Effects on the Ability to Drive or Operate Machinery: No effects known.
Adverse Reactions
More than 640 patients have been treated with Vagifem in clinical trials, including >200 patients treated from 28 weeks and up to 64 weeks. Well-known oestrogen-related adverse events which occurred with a higher frequency in the treated group as compared with the placebo group, are presented as "common (>1/100,<1/10)".
The spontaneous reporting rate on Vagifem corresponds to approximately 1 case per 10,000 patient years. Adverse events for which an increased frequency has not been observed in clinical trials, but which have been spontaneously reported and which on an overall judgement are considered possibly related to Vagifem treatment, are therefore presented as "very rare (<1/10,000)".
Post-marketing experience is subject to under-reporting especially with regard to trivial and well known adverse drug reactions. The presented frequencies should be interpreted in that light.
The most commonly reported adverse drug reactions are: Vaginal discharge and vaginal discomfort.
Oestrogen-related adverse events eg, breast pain, peripheral oedema and postmenopausal bleedings are most likely present at the beginning of Vagifem treatment.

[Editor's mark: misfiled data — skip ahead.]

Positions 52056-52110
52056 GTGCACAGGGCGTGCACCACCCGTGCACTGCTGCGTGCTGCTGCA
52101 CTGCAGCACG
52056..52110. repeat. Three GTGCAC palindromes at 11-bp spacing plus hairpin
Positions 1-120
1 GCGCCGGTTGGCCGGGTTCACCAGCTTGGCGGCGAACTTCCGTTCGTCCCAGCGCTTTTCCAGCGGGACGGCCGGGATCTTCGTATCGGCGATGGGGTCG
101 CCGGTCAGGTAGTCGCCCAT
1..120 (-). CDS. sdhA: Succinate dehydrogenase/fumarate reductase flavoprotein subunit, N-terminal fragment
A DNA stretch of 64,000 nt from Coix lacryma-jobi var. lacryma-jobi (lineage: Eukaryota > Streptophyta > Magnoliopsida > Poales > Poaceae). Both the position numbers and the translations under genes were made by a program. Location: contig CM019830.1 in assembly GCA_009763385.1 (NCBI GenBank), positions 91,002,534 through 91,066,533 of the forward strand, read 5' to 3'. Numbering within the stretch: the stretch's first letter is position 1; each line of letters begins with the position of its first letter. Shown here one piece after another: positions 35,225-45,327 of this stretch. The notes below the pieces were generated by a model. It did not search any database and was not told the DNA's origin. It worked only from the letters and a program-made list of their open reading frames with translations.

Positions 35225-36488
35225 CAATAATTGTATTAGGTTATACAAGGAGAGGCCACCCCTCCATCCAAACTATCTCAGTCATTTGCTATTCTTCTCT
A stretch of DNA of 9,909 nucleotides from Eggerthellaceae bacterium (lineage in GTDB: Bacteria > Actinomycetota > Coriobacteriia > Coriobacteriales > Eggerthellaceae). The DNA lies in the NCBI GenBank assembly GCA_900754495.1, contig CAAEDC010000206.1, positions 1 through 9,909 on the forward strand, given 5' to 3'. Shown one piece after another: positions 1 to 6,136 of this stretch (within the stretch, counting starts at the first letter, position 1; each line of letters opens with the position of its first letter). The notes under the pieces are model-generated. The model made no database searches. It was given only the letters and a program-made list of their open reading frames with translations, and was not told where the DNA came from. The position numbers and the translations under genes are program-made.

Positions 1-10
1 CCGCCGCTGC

Common (>1/100, <1/10): Infections and Infestations: Genital candidiasis or vaginitis.
Nervous System Disorders: Headache.
Gastrointestinal Disorders: Nausea, abdominal pain, abdominal distension or abdominal discomfort, dyspepsia, vomiting, flatulence.
Reproductive System and Breast Disorders: Vaginal haemorrhage, vaginal discharge or vaginal discomfort, breast oedema, breast enlargement, breast pain or breast tenderness.
General Disorders and Administration Site Conditions: Peripheral oedema.
Very Rare (<1/10,000): Neoplasms Benign and Malignant (including cysts and polyps): Breast cancer, endometrial cancer.
Immune System Disorders: Hypersensitivity, not otherwise specified (NOS).